Over a decade since the toppling of Egyptian dictator Hosni Mubarak, hundreds of Egyptians living in Qatar carry memories of the Arab Spring in their hearts. Here, some of them share their story.
“Aeesh, horeya, aadala igtima’eya!” (Bread, freedom, social justice): were the three demands that millions of Egyptians chanted out loud on this same day eleven years ago—the day that changed the country’s history forever, and shifted an entire generation’s concept of freedom.
The Egyptian revolution officially started on 25 January, 2011, when thousands of people gathered across the country to demonstrate against poverty, dictatorship and political repression.
Protestors of all ages and backgrounds took to the streets chanting anti-Mubarak slogans whilst dodging water cannons and tear gas launched at them by the regime’s brutal police.
Various youth groups had chosen the date to coincide with the annual Egyptian “Police Holiday”, as a statement against the increasing police brutality during dictator Hosni Mubarak’s 30 years of presidency.
٢٨ يناير ٢٠١١.. ثورة شعب pic.twitter.com/VWU62CGNC8
— الاشتراكيون الثوريون (@RevSocMe) January 28, 2022
It was the first time thousands, if not millions, of Egyptians experienced the possibility of freedom. Forty five year-old Asmaa Shaker, an Egyptian reporter, found her voice when surrounded by her countrymen, all demanding liberty in unison.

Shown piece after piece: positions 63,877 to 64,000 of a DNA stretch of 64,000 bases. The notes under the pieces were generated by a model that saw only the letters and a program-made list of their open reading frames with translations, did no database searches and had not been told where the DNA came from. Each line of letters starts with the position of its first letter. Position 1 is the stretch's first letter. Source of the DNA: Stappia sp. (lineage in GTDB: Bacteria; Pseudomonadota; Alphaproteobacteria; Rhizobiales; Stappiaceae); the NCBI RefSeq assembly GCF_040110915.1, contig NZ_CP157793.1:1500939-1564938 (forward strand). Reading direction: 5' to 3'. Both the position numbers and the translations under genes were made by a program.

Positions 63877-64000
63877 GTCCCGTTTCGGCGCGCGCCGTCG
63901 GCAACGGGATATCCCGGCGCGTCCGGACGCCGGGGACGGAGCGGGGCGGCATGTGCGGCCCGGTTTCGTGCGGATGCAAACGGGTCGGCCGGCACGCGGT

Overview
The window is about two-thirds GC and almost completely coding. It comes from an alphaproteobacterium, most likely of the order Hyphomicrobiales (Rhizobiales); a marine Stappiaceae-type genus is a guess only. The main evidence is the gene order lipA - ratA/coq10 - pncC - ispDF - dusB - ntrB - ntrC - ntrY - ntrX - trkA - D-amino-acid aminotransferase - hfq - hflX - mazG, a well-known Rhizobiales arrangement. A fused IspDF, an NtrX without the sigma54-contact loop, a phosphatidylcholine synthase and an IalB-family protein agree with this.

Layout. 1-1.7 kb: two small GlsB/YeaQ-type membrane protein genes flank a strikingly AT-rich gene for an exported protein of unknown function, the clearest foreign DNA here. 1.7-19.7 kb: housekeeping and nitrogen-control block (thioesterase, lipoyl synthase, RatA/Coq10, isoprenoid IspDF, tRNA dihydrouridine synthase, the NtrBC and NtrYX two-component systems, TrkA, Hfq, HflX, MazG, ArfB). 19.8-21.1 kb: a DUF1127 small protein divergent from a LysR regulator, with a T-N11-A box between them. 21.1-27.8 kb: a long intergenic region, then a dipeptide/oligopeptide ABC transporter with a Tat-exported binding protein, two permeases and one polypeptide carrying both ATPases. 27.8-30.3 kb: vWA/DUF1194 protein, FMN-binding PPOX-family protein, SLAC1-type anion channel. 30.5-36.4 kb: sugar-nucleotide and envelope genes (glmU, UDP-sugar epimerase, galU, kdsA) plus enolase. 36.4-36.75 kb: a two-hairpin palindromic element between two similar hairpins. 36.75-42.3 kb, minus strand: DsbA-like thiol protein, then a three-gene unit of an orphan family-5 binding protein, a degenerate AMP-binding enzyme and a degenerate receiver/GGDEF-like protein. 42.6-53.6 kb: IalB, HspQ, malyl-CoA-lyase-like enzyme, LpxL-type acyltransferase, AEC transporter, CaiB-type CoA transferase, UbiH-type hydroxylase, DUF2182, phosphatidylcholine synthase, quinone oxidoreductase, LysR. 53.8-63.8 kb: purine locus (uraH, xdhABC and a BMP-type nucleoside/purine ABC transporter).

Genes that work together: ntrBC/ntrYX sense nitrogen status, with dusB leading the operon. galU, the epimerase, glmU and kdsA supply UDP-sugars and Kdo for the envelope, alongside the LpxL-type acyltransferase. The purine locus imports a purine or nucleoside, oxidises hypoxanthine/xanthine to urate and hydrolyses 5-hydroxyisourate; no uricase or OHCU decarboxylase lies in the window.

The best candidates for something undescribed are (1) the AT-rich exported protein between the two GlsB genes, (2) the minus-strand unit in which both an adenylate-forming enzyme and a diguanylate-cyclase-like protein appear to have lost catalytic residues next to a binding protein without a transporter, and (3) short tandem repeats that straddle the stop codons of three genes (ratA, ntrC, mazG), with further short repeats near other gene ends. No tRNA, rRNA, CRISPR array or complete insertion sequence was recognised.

“To be part of the crowd, to chant after years of being silenced— felt liberating. It almost felt unreal. You’re one person out of millions standing and chanting, yet you feel like you were being heard. It’s not a moment that you can ever forget,” she told Doha News, upon remembering the first demonstration she participated in Cairo, on 25 January.
“It is very hard to explain how such an experience can shape you as a person. I remember feeling free, but at the same time, it was terrifying. The sound of gunfire and the sight of dead bodies.”
Three days after the ignition of the revolution, demonstrations had intensified as clashes between protesters and the police spread throughout the country, worsening and becoming increasingly more violent.
The regime at the time attempted to limit the extent of the protests by interrupting internet and telephone services across all states and imposing a curfew to control the unrest in a Marshall Law-like manner. This response, however, only instilled hope within the nation as it indicated that the demonstrations were working.